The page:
Operation of the motor 10 will be explained starting with the piston 24 in the position shown in FIG. 1. A stream of fluid is continuously admitted into the cylinder inlet chamber 18 through the inlet passage 44. Fluid pressure acting on the surface 36 forces the piston 24 to the right and, as the piston 24 moves to the right, a small stream of fluid flows through the control passage 48 in the piston 24. Fluid entering the cylinder outlet chamber 20 exits through the outlet passage 50 until the piston 24 is moved to a position where the poppet 52 is forced into sealing engagement with the valve seat 60 as shown in FIG. 2. As the poppet 52 is moved near the valve seat 60, the fluid pressure acting on the inner surface 54 of the poppet 52 overcomes the biasing force of the spring 64 and seats the poppet against the valve seat 60.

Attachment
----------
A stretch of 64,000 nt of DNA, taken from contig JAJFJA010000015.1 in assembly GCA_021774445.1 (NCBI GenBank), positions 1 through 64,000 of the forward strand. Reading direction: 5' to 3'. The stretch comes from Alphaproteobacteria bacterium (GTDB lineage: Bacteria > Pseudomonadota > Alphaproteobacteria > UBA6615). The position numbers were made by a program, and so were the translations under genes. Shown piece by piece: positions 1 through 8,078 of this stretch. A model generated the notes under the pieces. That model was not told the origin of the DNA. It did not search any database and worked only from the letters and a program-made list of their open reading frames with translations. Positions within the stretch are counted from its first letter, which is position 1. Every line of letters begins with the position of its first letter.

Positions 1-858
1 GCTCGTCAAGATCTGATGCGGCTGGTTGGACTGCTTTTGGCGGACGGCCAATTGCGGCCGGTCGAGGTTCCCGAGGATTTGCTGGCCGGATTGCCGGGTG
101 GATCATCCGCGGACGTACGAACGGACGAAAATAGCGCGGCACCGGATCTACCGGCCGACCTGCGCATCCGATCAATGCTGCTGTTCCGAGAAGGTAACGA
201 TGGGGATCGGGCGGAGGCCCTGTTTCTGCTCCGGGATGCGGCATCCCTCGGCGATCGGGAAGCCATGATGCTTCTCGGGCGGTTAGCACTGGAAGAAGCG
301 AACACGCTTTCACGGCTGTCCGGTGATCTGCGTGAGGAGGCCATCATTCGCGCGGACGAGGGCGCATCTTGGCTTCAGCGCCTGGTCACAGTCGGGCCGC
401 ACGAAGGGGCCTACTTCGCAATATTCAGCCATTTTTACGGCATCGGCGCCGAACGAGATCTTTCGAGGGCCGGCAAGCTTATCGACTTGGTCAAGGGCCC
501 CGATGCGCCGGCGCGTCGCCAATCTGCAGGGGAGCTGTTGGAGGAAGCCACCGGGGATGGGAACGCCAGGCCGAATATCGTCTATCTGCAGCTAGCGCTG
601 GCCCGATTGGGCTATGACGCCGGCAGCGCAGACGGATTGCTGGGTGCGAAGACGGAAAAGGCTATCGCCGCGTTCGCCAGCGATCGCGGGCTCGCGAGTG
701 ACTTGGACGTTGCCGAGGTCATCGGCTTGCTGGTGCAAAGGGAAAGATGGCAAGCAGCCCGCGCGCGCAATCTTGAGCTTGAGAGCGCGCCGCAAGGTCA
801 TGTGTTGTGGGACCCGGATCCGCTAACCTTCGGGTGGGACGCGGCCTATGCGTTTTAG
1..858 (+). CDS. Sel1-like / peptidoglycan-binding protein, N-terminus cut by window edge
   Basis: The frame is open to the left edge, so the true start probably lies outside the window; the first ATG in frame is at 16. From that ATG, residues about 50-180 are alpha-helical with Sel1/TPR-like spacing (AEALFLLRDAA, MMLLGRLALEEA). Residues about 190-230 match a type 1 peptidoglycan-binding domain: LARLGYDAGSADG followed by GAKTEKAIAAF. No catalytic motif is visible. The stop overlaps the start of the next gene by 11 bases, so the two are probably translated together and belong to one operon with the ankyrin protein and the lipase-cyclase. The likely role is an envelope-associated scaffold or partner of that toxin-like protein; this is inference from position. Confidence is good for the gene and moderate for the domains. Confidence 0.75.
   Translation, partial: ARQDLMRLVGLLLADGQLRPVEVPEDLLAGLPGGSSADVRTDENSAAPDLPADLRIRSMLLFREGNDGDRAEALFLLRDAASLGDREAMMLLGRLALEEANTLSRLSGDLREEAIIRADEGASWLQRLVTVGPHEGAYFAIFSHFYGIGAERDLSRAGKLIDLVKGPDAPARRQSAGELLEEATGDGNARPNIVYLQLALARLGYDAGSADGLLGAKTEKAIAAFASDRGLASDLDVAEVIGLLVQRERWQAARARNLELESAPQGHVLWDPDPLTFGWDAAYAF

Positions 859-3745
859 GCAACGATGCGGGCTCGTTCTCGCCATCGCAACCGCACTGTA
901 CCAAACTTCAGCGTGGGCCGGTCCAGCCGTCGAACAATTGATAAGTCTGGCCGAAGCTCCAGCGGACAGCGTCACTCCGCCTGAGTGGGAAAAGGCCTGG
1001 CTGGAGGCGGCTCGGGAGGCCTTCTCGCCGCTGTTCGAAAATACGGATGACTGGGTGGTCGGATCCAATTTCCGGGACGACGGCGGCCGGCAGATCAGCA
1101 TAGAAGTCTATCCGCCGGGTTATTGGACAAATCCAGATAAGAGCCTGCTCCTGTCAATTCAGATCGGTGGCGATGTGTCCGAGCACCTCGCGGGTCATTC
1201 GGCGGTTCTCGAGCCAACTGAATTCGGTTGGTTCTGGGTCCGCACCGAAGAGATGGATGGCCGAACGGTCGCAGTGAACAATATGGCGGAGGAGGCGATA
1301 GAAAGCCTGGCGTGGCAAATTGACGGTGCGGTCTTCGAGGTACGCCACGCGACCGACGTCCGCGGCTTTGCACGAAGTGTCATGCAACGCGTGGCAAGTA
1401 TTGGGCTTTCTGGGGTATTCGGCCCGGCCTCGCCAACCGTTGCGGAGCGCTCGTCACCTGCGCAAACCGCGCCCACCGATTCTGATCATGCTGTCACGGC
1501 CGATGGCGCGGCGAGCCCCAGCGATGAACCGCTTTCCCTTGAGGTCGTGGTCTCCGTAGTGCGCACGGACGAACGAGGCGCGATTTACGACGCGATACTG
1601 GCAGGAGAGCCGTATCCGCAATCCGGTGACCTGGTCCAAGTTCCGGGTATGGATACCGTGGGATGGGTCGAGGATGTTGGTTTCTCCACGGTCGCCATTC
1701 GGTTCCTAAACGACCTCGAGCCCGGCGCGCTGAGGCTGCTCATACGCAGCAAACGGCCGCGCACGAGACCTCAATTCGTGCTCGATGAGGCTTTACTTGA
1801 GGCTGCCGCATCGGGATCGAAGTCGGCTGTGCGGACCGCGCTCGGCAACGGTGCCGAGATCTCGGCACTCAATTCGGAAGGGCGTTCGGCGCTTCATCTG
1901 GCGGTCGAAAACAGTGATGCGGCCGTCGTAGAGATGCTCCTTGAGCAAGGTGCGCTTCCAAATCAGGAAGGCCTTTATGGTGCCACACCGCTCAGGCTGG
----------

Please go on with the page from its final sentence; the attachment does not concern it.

After the poppet 52 closes the outlet passage 50, fluid pressure builds up in the cylinder outlet chamber 20 and acts on the surfaces 30, 32, 34 and 35 on the outlet side of the piston 24 to start moving the piston 24 to the left. This occurs, even though fluid at the same pressure is present in the cylinder inlet chamber 18, because the total pressure area of the outlet side of the piston 24 is greater than the total pressure area of the inlet side of the piston 24. As the piston 24 starts moving to the left, fluid pressure acting on the inner surface 54 of the poppet 52 maintains it in the closed position and the spring 64 is compressed. The poppet 52 is opened when the biasing force of the spring 64 overcomes the pressure force acting on the inner surface 54 of the poppet 52.